The Chrysalis can be sensed by other fae creatures with a Perception + Kenning roll, at the difficulty of the local average Banality, up to [new changeling’s Glamour dots] miles away. This usually means that the new changeling will be surrounded by local curious chimera and possibly other changelings as well. Many changelings consider it their duty to track down and protect new changelings in dangerous areas and to bring them up to speed on any aspects of fae society they may have forgotten. Potent Soothsayers can often track down pre-Chrysalis mortals, and may take it upon themselves to accelerate their Chrysalis while they are in a safe location.

The amount of information the new changeling actually remembers about fae society depends on the Remembrance background. Most newly Chrysalised changelings will at least need some kind of basic refresher course from another changeling on various aspects of changeling existence, but will typically know intuitively when the tutor is being misleading about these facts.

Being a Changeling

The experience of being a changeling is very much like having just awakened from a dream. Changelings are fully in possession of rational mental faculties, but are also credulous and accepting of things learned and seen. Changelings are prone to following good ideas, no matter how nonsensical, and have a muted edge on their inhibitions. Many have dreamed of something that seemed like an excellent idea on first waking only to have its interest fade through the day. Many have dreamed interactions with friends and family that made them especially mean or friendly after waking. This is how a changeling exists all the time. The world at once makes perfect sense and is completely confusing. Ideas that are irrational are nevertheless the best course. Actions that would never be taken by a fully conscious and sane human are one step removed and thus can be pursued from a safe vantage point.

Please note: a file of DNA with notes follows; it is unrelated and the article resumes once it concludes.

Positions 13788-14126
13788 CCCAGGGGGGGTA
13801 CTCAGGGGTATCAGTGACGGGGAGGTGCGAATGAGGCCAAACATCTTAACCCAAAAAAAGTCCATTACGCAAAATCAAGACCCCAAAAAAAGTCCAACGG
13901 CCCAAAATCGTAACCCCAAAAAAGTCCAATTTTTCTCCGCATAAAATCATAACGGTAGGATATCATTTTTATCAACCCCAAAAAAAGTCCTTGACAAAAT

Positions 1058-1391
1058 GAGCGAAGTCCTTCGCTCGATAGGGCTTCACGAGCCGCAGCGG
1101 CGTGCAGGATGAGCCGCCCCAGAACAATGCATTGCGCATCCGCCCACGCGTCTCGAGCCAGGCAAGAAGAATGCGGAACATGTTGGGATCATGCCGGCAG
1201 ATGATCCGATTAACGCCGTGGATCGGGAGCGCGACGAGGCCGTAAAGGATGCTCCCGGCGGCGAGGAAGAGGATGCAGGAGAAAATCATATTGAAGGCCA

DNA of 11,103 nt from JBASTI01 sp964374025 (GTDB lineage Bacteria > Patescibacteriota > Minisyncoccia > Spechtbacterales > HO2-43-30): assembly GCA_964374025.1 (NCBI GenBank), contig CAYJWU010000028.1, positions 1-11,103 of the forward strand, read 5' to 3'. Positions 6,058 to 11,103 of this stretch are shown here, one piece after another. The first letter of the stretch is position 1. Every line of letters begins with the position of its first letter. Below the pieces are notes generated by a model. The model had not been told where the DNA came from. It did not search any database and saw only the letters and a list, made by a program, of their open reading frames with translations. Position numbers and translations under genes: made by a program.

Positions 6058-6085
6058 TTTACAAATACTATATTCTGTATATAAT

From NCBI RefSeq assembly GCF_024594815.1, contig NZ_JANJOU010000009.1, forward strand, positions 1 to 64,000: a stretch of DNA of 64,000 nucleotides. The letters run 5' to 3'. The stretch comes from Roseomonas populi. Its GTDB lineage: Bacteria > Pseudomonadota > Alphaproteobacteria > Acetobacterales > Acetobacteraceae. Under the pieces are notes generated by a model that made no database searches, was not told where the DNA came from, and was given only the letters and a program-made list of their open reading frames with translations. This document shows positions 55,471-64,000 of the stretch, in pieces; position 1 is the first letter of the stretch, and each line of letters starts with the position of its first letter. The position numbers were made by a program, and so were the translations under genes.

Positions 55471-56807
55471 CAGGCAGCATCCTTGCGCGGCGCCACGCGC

To outsiders, a changeling seems at once both insane and yet strangely in touch with the world. The following are other important factors of being a changeling and living in fae society:

Sense of Time

Each changeling is at least a little bit unstuck from the typical progression of time, the nobles even more so. While events occurring in the current time are easily followed, looking back on the past is confusing. Events precede causes, and linear narratives reshuffle themselves in the memory. It is hard to remember if the dream you dreamed last night was a continuation of another dream, or if the entire dream saga happened in one period of sleep. This is how fae feel about nearly everything in the past, having to really focus on the order of events. Characters with Glamour higher than Banality + Willpower are impossible to trust on the exactitudes of time, while those with higher Banality or Willpower are more able to put cause before effect.

However, since they are constantly confused about the progression of time anyway, fae are very hard to manipulate with temporal magicks. Altering a changeling’s sense of time requires extra successes equal to her Glamour, and a character can spend a point of temporary Glamour to ignore time acceleration or deceleration.

Aging’s Grip

Changelings age at the normal rate for mortals, but typically seem far more youthful than they actually are. Time spent in a freehold or in the Dreaming does not count for changelings or for mortals, and thus changelings active in the fae courts or in Dreaming quests may live far longer than they normally should.

Supernatural effects to divine the age of a changeling automatically fail. A careful changeling can live to be as physically old as any mortal, but many reincarnate before that time due to death on adventures or in order to avoid waking fully for extended periods.